Video – a real treat.

In 1995 wolves were reintroduced to Yellowstone; this gave biologists a unique opportunity to study what happens when a top predator returns to an ecosystem. They were brought in to manage the rising elk population, which had been overgrazing much of the park, but their effect went far beyond that. Many of you will have seen this video, as it did Facebook rounds a while ago, but whether you have or haven’t, I watched it again this morning while celebrating the recent protection of the beaver here in Scotland. Long live the beaver.

How Wolves Change Rivers

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5 thoughts on “Video – a real treat.

  1. I’ve seen this vido before, it’s amazing! I’m glad beavers are going to be protected. I am not sure wolves are ever going to be re-introduced though as British farming became kind of ‘lazy’, as predators who would eat sheep haven’t been around for centuries. Farmers are not willing to cope with it, it would be much more work then just let the sheep graze freely all year around. When I was in Transylvania 15 years ago they had shepherds and dogs all day long with the sheep and they would be taken into an enclsure for the night with 4 ‘bed-boxes’ around it for the shepherds to sleep in with a gun, to protect them from wolves and bears. I just can’t see this happening here unfortunately.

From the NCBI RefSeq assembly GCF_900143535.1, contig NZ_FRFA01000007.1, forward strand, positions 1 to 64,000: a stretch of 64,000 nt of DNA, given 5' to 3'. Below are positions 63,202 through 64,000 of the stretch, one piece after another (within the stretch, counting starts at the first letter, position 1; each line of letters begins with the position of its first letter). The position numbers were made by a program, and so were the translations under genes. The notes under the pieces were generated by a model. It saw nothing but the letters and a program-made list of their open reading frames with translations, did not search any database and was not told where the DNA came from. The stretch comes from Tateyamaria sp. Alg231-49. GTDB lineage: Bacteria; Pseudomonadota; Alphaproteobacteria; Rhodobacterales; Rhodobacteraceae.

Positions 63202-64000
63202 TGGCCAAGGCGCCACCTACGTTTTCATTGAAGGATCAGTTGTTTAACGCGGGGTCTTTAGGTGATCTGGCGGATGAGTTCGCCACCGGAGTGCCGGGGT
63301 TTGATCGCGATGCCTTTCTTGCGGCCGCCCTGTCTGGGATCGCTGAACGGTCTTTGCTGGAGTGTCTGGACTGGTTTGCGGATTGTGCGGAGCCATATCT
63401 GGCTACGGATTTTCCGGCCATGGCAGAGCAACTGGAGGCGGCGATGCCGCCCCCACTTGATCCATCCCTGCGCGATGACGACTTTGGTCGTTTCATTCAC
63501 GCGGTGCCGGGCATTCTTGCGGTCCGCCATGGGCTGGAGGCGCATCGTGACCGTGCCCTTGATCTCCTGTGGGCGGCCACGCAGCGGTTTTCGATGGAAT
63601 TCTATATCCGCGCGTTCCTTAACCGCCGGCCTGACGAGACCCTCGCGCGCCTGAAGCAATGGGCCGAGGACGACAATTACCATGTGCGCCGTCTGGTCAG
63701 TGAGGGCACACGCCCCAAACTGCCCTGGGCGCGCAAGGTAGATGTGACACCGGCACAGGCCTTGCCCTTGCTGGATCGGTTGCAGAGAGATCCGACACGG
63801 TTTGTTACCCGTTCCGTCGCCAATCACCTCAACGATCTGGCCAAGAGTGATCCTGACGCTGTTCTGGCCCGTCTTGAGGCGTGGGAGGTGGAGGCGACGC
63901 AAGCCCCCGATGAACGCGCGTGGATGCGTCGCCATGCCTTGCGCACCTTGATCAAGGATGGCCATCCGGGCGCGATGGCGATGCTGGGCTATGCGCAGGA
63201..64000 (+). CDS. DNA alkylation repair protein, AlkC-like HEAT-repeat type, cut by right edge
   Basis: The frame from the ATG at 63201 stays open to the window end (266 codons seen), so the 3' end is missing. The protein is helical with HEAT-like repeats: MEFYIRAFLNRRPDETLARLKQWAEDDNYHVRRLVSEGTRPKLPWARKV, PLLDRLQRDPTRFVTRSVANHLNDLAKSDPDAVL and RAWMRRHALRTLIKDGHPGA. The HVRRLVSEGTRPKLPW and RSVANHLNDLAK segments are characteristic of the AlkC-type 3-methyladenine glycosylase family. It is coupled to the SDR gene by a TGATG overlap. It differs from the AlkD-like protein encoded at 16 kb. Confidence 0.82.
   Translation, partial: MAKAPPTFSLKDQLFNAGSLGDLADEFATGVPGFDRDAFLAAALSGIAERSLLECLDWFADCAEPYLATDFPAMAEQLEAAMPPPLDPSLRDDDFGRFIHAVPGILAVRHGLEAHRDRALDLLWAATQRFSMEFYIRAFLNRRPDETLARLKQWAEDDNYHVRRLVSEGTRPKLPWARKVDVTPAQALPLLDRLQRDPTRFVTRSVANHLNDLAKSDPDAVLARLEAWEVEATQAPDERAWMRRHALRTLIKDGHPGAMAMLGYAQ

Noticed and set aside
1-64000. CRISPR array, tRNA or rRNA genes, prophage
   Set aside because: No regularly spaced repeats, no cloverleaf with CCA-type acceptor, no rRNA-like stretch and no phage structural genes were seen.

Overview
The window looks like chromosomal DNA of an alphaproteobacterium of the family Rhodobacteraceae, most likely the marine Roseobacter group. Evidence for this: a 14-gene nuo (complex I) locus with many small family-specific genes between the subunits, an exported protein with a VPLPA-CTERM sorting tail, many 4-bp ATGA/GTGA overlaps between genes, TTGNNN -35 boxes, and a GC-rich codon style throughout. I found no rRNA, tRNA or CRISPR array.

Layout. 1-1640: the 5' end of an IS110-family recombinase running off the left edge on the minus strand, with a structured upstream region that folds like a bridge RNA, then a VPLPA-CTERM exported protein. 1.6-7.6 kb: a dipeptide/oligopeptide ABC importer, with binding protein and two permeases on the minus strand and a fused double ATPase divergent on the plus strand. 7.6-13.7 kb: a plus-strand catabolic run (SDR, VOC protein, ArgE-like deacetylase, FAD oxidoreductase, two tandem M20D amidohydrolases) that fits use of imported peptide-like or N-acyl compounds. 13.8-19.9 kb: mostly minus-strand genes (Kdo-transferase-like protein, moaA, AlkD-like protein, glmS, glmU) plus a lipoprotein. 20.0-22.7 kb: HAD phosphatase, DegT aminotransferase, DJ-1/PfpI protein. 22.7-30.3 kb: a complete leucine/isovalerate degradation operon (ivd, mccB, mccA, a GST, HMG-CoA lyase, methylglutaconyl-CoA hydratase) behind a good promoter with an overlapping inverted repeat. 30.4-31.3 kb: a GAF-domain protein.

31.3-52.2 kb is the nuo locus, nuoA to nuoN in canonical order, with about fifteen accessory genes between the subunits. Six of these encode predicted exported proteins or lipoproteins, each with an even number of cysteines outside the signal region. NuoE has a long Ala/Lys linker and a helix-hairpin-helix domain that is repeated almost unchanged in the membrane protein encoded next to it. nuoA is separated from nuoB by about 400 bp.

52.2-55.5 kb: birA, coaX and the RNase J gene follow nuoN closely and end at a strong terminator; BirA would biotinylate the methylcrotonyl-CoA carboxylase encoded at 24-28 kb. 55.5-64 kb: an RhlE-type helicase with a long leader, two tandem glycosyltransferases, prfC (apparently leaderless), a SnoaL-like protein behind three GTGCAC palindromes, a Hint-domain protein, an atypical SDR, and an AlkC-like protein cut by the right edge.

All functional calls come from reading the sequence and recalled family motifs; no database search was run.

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  2. Very aposite. Both wolves and beavers are keystone species and have the power to transform and enrich depleted landscapes, returning them to their natural biodiversity. Wolves do it by changing the behaviour of inguoates and reducing their capacity to destroy forests by intensivevubiwuitous grazing. Beavers do it principally by increasing the amount of water lying on the land, and a few others things as well. When you get both wolves and beavers things really zoom ahead!

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